I had the insight that despite them being around me a lot I had never really taken the time to really look at them. I was taken aback by the amount of pleasure something that I had so taken for granted could give me and I wondered what else might I be missing out on. My curiosity had been aroused - a critical step in opening up to my body and the world around me.
Mindfulness is made of other elements, namely concentration and insight.  Once we begin to develop this form of concentration, we start to see things in greater depth. Concentration from the perspective of mindfulness can be different from the ways we usually concentrate. Concentration can often be associated with being ‘lost’ in whatever we are doing.  
For example, if we are reading or writing we may give exclusive attention to the task and not be conscious of the posture of the body, the rhythm of the breath, the temperature of the room etc. With mindfulness our attention is more open, embracing the task itself, as well as the environmental frame in which it is taking place. This will include our own psycho-physical responses, including sensations, mood and feelings and, perhaps if we have boiled a kettle, the sound of it hissing in the background.  So we recognise that all of our being is engaged in the task of reading and that the body and mind are not separate. It is like turning on a light to the various processes that are going on within and around us.  
We may often have unconscious attitudes even in response to the act of reading itself.  Some time ago on one of the courses I run at Oscailt there was a participant who had had a very difficult experience at school.  She was keen to fulfil the reading requirement of the mindfulness course.  When she began to cultivate her mindfulness she recognised that she had always carried a sense of inferiority about reading and that this had inhibited her ability to absorb material she read.  She had not made that specific connection before, believing she just did not like reading.  During the course she began to remember some of the associations she had at school around reading and she became aware how she had internalised the punitive voices of her teachers; she had taken the teachers' criticisms to be facts and this had severely narrowed the scope of her reading.  She was in fact a very bright woman but because of her particular conditioning had learned to lack confidence as a reader.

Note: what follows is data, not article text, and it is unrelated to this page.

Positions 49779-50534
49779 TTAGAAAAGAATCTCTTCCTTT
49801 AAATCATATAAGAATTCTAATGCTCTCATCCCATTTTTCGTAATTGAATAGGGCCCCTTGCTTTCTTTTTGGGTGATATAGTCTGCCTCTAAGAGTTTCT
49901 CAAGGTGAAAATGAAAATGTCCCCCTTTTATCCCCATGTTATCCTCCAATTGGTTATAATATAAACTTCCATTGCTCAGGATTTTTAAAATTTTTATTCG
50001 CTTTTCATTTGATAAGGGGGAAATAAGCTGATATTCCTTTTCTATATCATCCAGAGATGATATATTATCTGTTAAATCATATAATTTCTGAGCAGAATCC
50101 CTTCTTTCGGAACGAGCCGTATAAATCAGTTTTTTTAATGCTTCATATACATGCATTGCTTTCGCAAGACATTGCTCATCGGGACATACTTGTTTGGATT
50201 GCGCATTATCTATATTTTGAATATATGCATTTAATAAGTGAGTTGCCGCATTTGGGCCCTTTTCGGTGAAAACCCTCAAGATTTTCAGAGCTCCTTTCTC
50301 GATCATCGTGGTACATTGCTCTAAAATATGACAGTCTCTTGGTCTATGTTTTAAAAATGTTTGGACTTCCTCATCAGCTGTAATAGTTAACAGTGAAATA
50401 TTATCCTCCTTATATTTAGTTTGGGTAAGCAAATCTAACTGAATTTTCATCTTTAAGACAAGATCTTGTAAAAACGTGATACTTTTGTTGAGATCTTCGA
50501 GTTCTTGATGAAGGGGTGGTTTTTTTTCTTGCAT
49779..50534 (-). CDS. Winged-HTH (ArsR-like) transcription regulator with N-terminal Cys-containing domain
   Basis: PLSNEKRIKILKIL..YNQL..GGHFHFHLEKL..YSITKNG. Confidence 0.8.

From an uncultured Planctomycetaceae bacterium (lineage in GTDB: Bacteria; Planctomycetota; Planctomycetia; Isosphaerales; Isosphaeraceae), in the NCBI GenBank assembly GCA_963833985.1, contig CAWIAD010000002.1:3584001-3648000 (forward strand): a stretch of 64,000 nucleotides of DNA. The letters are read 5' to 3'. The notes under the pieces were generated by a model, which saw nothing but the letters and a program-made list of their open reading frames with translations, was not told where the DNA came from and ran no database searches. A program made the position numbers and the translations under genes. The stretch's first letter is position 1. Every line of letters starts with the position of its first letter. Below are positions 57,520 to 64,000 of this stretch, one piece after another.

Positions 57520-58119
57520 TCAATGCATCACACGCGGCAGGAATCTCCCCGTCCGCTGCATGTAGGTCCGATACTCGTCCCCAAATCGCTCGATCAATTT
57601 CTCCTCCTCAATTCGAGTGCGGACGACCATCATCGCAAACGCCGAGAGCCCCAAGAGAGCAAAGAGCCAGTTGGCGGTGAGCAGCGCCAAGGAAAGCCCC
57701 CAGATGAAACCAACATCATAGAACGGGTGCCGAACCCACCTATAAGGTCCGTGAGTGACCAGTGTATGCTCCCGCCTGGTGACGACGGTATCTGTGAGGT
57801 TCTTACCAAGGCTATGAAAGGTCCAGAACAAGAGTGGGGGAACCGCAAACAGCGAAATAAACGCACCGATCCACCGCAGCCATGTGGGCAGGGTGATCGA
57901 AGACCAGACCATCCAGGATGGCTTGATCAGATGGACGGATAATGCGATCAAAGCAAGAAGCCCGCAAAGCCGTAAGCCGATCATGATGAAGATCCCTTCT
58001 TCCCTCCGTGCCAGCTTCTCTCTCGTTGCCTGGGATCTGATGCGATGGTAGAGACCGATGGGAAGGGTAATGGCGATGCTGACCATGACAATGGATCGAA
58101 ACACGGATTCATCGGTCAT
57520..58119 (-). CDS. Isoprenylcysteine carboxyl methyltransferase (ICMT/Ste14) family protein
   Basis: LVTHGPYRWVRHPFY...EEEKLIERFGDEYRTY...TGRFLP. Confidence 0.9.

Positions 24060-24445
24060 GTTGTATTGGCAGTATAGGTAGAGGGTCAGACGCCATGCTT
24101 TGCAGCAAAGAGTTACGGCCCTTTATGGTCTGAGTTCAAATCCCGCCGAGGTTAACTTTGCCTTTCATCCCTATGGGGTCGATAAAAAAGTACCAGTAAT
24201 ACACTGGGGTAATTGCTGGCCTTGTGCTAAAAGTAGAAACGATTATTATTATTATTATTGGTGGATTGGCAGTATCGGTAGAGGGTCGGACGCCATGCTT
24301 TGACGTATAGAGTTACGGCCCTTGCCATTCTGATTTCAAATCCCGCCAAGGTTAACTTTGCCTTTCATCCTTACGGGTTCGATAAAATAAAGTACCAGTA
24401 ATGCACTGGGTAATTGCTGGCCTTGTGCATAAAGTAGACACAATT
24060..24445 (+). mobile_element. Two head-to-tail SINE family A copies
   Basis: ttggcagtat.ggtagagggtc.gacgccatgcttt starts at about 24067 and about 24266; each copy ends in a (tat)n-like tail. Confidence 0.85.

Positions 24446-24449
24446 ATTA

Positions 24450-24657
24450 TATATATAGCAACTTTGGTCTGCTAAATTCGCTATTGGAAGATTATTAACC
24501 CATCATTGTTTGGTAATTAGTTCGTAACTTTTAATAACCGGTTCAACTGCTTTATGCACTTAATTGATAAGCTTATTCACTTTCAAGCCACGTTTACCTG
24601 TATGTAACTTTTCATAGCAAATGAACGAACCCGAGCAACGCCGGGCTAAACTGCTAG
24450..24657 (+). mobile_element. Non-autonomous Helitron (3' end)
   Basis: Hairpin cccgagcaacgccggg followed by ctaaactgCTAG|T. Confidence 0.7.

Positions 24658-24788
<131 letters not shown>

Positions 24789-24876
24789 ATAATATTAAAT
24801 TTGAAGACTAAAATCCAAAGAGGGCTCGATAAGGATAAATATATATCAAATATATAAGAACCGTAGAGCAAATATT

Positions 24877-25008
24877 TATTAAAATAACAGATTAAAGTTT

Your thoughts are not facts
One of the important lessons people on the Mindfulness Based Courses learn is that thoughts are not facts.  This has been one of the major shifts in Cognitive Therapy as it embraces mindfulness (MBCT).  The old approach of trying to work directly with thoughts to change their content may have some limited benefits.  With mindfulness, however, we bring the attention back to the breath so that we can observe the flow of thinking, without our habitual tendency to identify with our thoughts. Over time the identification with our thoughts loosens and we begin to see our identity as much more fluid. 
Understanding ourselves in this way allows us to better explore and re-assess the more rigid patterns that may have had a debilitating effect on our life, contributing to such conditions as anxiety and depression.  As we examine closely conditions such as these, we will discover that they are fuelled by particular thought and affective patterning.
When we practise mindfulness we begin to notice that there is quite a bit going on even though it has rightly been described by Jon Kabat-Zinn  as ‘non-doing’.  This non-doing space is not without activity.  Continually paying attention to the ever-changing present moment requires us to pay attention to what is arising. It requires us to return again and again to the breath and the body, to suspend our judgements,  to cultivate curiosity and a sense of investigation, and to remind ourselves again and again that our thoughts are not facts.  The latter being a particular challenge to the Cartesian axiom ‘I think therefore I am’.  
As we settle into the vitality of the moment we will recognise what it is to be truly alive and realise that we have a choice over where we can more skilfully and creatively direct our attention.  
About the author: 

Mary O’Callaghan, MA is the Director of Oscailt Integrative Health Centre in Dublin. She is an accredited psychotherapist who has also been exploring meditation practices for over thirty years. During this time, she spent eight years in India undergoing training in Eastern philosophy and meditation. She has also led meditation retreats in Europe and Asia.

Mary is committed to offering Mindfulness Training in a contemporary context. Her approach offers a synthesis of what she has found most valuable in both Eastern & Western traditions and is designed to be accessible to all who wish to have a greater sense of connection to both themselves and the world around them. 

Further Reading: 
  • Mary O'Callaghan will be running a weekend Mindfulness Retreat at Dunderry Park, Trim, Co. Meath from the 7th-9th March. For more information email Annette on [email protected] or call 046 9074455.
Related Links: